When Rosh Chodesh is two days, it's on the 30th of the old month and the first of the new month. Rosh Hashana falls on the beginning of the new month of Tishrei. Why then is Rosh Hashana on Tishrei 1 and 2 instead of Elul 30 and Tishrei 1?

(I know there is no Elul 30; Elul always has 29 days. Yom Kippur is on Tishrei 10 which we count from the first day of Rosh Hashana, so we can't just call it Elul 30 and Tishrei 1 -- this affects all the other days that month.)

Rosh Hashana is the only yom tov that begins a month, and so I understand that halacha's treatment of it is different from the others: it's two days everywhere, including in Eretz Yisrael, and I've been told that the rabbis (in the talmud?) describe it as one long day. But none of that tells me why it's shifted a day from other months.


2 Answers 2


Here's a piece on Chabad.org explaining it. Basically, it is on Elul 30 and Tishrei 1 -- the only problem is that Elul was set to only have 29 days.

Back in the days of witness-based Rosh Chodesh, Elul sometimes had 29 and sometimes had 30 days. If it ended up having 29, then the day after (Tishrei 1) would be Rosh Hashanah and Tishrei 2 would be an ordinary day.
However, if the moon wasn't sighted by the time Elul 30 came around, what to do? Perhaps it would be sighted later that day, and then the day would retroactively be RH. But, it might not be. It was decreed that the 30th of Elul would be treated as RH lechumra. If it turned out that it wasn't, the actual day would be observed on the first of Tishrei.

In the rest of the land, they wouldn't know when the day was established. After all, once it became RH, the court couldn't notify people far away. If i read it correctly, they would always observe 2 days because they wouldn't be sure.

Since even during the time when the calendar was based on the sighting of the new moon two days of RH were observed, it was decreed that it would still be like that even with a fixed calendar. And since Elul was set to have 29 days, the 2 days are Tishrei 1 and 2.

  • Hopefully this is comprehensible. I almost didn't post it, but figured that even if it's not a perfect answer, it should at least help get people thinking.
    – Scimonster
    Aug 31, 2015 at 13:34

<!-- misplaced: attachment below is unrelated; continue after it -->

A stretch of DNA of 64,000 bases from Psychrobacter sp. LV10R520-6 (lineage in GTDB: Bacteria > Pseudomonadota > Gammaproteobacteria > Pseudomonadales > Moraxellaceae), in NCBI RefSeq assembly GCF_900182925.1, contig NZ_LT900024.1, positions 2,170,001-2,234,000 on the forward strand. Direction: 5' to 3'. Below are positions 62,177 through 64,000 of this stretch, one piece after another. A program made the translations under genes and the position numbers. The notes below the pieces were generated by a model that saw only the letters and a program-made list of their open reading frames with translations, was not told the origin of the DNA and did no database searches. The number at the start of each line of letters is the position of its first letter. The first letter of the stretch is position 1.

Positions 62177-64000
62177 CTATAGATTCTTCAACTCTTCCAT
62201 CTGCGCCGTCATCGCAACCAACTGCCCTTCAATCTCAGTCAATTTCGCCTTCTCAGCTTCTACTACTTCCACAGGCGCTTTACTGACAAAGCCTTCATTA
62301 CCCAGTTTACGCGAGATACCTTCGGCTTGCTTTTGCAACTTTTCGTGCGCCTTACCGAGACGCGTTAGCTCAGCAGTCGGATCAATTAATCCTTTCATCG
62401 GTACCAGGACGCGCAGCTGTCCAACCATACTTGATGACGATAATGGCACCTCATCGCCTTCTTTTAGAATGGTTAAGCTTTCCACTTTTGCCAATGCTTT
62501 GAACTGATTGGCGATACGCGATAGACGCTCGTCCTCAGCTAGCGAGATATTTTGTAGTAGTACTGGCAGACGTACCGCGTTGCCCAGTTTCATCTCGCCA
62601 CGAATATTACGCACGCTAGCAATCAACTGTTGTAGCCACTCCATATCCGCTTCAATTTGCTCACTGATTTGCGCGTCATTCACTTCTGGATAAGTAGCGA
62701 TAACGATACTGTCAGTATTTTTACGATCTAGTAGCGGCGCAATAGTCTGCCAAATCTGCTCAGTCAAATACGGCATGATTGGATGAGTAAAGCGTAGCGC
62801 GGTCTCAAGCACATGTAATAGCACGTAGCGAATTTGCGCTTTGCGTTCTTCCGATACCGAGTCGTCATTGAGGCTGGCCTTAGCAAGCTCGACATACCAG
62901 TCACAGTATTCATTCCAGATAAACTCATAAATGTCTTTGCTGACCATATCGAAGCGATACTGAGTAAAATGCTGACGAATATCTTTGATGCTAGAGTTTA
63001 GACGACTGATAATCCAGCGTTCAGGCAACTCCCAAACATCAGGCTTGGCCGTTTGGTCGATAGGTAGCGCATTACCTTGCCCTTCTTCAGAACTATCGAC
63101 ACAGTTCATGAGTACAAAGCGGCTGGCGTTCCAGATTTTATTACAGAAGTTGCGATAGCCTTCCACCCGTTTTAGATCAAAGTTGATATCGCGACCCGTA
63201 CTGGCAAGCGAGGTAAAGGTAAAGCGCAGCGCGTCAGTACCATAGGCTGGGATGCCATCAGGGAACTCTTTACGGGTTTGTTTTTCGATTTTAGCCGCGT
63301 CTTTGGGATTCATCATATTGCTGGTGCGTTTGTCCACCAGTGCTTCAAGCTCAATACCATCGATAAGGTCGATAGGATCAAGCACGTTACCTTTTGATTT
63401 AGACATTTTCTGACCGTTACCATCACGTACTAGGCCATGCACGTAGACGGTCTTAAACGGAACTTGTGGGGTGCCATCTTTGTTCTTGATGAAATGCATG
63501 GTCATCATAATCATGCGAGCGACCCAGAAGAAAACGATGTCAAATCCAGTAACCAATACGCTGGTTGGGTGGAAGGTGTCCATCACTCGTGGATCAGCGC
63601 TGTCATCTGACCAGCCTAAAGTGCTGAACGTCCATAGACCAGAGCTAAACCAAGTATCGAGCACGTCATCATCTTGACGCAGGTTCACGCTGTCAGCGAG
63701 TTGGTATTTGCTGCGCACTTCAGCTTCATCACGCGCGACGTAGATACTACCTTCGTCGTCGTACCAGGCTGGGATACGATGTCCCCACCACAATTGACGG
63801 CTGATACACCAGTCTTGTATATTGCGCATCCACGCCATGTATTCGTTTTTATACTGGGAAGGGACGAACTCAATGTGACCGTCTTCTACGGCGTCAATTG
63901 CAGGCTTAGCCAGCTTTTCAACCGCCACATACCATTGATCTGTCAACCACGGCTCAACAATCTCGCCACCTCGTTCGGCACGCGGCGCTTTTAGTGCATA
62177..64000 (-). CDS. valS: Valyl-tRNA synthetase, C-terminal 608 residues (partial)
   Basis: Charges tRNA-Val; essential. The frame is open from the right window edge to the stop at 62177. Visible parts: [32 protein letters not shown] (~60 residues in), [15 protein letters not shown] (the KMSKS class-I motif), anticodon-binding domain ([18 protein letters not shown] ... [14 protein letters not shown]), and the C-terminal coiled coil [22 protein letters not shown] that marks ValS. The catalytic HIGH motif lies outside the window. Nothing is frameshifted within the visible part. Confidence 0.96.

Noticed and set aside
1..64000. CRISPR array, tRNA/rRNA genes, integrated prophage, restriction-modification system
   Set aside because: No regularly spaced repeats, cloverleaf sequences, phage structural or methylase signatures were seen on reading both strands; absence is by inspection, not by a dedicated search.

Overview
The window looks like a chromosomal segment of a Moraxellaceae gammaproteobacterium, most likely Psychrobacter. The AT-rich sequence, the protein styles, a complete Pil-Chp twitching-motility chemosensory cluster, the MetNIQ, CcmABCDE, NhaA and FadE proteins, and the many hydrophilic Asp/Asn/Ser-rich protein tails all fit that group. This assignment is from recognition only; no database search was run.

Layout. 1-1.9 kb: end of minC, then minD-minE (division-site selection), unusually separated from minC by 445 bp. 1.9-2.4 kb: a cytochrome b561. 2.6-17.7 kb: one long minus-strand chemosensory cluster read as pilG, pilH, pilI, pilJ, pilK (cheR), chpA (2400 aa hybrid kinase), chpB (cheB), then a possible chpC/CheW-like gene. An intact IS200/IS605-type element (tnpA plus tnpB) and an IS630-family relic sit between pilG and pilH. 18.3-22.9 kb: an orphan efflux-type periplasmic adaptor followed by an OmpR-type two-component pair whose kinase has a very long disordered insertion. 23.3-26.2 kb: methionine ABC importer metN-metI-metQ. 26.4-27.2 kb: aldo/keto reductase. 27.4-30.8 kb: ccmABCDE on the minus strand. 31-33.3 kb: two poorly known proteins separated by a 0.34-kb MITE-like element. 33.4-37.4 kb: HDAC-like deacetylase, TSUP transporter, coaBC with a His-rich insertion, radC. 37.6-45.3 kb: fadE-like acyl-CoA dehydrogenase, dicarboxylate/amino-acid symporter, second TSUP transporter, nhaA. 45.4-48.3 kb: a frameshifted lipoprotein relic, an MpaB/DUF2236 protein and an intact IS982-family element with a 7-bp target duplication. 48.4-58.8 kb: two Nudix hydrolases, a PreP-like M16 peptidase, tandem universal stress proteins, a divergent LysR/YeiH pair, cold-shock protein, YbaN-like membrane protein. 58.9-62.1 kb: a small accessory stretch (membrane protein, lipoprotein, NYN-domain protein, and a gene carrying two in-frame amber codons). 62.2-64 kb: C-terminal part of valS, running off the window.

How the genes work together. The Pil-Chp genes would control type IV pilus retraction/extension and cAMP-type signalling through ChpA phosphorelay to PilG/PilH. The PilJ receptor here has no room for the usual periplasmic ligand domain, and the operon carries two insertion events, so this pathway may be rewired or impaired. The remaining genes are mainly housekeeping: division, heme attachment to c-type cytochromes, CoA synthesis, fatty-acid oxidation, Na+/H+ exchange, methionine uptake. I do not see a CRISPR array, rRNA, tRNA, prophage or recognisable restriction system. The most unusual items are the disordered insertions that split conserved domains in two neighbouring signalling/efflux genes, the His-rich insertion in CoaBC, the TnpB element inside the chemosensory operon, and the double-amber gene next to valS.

• 1
    I don't think this answers the question. Why not set Elul to have 30 days and observe on 30 Elul and 1 Tishrei?
    – Daniel
    Aug 31, 2015 at 13:34
  • @Daniel Why would you want to do that??
    – Double AA
    Aug 31, 2015 at 13:35
  • @DoubleAA Consistency.
    – Daniel
    Aug 31, 2015 at 13:35
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    @Daniel ??? The current way is much much much more consistent. Imagine if Israelis kept only the first day of pesach but only the second day of sukkot. That would be weird as anything. I don't even know what consistency you are aiming for.
    – Double AA
    Aug 31, 2015 at 13:36

You understand, I think, why there was a doubt about the day of Rosh Hashana and they needed two days (on the day after 29 Elul no one knew if witnesses would come or not, etc.). Thus, in fact, every date (eg.) on the Hebrew calendar had a one-day doubt to it (if you lived far enough away that messengers couldn't get to you in that number of days), either forward or backward depending on which way the calendar 'defaults' to that month (ie if the previous month had 29 or 30 dates).

The question you should be asking is why don't we have two day Rosh Chodesh after every month because of a doubtful day, because as it is now no month but Tishrei has a two day Rosh Chodesh due to that reason. The answer will hopefully soon be available here: Why not two days of Rosh Hodesh, as we have two days of yontif?


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